Mara Hancock

Biography

Mara Hancock is the CIO, Senior VP-Operations at the California College of the Arts (CCA). In this capacity she leads the College in defining, developing and executing its strategic vision for technology and is responsible for the IT enterprise, including academic, administrative, and network computing. She is also responsible for Campus Planning and Operations which includes Studio and Shop management, Public Safety, Facilities, and Auxiliary Services.

She is very happy to be in an environment that is focused on helping students evolve as creative thinkers, innovators, designers, and makers! Mara has been working, studying, and playing in Educational Technology since the early-1990's and takes a design and user-centered approach to creating and integrating technology that can be used to improve the educational experience.

Prior to taking up her position at CCA, Mara was the Associate CIO for Academic Engagement at the University of California, Berkeley. All Educational Technology units were under her oversight: Classroom Technology, Video, Video Conferencing, and Learning Systems. She has been involved with the start-up of three online learning programs: two at the University of California and one in the eLearning industry. She has been a key member of leadership teams for several open source projects: Sakai, Opencast Matterhorn, and the Fluid Project. More about Mara: https://www.linkedin.com/in/marahancock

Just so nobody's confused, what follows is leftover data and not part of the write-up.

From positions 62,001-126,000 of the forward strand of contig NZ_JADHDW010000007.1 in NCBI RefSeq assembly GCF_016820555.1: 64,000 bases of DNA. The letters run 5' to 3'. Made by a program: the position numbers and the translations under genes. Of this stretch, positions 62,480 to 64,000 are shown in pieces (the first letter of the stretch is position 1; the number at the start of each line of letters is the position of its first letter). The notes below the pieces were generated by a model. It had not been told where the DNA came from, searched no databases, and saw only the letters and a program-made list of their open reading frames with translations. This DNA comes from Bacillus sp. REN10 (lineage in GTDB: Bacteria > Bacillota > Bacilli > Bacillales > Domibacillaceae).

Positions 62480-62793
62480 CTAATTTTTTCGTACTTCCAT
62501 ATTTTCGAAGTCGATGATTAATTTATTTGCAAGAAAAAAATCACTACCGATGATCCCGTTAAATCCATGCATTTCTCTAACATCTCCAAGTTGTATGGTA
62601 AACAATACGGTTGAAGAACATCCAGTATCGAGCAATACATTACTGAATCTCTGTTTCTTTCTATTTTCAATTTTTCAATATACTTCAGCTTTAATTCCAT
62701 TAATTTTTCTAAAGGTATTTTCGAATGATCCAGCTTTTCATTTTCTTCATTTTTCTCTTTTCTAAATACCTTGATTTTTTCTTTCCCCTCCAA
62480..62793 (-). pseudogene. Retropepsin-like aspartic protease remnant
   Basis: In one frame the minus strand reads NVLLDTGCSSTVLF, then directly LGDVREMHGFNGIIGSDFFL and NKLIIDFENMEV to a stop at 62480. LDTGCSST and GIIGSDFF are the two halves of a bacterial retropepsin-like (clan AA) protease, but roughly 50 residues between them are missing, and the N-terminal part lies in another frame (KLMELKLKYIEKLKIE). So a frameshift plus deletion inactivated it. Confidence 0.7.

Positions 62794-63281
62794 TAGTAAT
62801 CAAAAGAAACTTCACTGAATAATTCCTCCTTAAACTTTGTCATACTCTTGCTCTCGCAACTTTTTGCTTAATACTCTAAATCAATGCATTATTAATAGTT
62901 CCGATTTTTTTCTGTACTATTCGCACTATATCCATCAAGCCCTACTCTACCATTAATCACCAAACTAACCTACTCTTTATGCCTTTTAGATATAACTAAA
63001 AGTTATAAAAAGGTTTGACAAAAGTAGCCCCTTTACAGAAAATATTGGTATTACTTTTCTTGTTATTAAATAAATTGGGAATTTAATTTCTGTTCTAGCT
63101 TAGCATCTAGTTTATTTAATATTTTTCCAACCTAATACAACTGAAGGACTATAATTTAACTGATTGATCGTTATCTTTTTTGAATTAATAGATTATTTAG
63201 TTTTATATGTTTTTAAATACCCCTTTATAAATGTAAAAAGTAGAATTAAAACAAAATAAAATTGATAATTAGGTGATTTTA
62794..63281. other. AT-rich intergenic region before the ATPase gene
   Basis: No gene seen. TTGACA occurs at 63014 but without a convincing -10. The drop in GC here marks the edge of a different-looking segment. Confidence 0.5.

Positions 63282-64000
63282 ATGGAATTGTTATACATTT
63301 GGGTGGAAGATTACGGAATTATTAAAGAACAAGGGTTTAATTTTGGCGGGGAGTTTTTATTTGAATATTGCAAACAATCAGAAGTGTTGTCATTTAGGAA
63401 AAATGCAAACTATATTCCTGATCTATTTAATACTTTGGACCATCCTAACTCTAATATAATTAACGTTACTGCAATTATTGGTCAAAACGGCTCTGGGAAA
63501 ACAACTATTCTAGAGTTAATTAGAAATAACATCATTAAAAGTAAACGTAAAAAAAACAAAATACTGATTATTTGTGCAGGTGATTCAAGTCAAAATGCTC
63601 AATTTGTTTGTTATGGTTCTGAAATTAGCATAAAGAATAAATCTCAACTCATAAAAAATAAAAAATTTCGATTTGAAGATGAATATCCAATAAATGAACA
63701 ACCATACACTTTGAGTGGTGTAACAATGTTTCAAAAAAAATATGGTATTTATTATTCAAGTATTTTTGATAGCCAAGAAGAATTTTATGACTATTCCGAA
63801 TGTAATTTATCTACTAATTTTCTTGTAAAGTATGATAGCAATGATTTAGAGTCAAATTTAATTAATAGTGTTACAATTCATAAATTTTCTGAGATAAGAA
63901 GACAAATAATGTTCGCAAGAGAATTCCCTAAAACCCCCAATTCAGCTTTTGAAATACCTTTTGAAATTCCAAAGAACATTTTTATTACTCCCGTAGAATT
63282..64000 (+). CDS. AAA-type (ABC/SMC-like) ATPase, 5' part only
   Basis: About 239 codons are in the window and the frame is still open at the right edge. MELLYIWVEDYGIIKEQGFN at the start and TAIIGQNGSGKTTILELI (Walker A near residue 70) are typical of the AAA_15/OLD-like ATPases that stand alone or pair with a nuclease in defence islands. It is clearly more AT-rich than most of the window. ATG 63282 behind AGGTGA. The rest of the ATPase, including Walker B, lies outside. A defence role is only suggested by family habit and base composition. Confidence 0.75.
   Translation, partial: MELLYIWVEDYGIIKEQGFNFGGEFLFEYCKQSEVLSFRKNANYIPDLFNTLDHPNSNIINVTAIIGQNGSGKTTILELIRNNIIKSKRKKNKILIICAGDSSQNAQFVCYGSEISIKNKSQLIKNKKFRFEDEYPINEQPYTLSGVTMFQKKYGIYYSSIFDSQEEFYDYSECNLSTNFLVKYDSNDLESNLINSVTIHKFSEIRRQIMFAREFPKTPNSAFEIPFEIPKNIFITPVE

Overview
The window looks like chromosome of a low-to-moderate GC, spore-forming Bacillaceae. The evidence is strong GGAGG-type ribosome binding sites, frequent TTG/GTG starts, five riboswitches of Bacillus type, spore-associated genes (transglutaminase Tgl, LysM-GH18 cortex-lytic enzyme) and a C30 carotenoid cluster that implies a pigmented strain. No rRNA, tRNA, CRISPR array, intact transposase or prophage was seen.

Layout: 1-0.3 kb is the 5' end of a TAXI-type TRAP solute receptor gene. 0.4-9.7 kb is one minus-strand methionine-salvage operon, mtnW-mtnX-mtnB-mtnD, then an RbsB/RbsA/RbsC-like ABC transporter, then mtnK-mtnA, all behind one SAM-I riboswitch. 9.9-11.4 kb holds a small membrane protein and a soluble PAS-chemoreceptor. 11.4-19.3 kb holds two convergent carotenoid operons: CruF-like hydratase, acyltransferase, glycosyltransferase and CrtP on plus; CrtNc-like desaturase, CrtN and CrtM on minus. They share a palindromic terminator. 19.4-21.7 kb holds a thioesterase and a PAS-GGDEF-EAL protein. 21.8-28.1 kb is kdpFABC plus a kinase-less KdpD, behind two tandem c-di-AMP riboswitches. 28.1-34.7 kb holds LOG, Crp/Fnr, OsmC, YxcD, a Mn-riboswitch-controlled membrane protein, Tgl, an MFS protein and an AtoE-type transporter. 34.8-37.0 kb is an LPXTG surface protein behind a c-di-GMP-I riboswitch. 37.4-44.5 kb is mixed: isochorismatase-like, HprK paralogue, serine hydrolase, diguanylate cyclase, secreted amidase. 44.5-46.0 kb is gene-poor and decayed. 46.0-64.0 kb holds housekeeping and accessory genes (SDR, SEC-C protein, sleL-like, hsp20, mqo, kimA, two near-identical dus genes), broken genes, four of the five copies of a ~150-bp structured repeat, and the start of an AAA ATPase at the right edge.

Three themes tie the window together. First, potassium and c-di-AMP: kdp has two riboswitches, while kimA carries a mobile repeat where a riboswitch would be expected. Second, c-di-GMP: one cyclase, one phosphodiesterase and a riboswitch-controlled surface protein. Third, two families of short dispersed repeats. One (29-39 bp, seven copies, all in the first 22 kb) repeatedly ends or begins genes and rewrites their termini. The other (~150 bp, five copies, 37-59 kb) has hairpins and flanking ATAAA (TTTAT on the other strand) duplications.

EDUCAUSE Publications

  • Cloud Migrations: An Opportunity for Institutional Collaboration
    • Article

    Bringing all campus stakeholders together in the planning for a cloud migration can lead to opportunities for high-level improvement in processes and workflow. Two institutions describe engaging their campuses about the fundamental shifts caused by moving to the cloud.

  • Designing the Next Era of Partnership for Quality Higher Education
    • Article

    Higher education is a complex business. Yet we often speak as if it has a single business model. This has been especially true over the past several years, when it seems that we have been continually looking over our shoulder at the Disruptor Dragon, waving its spiky tail and breathing its fire of disruption and, hopefully, transformation.

EDUCAUSE Presentations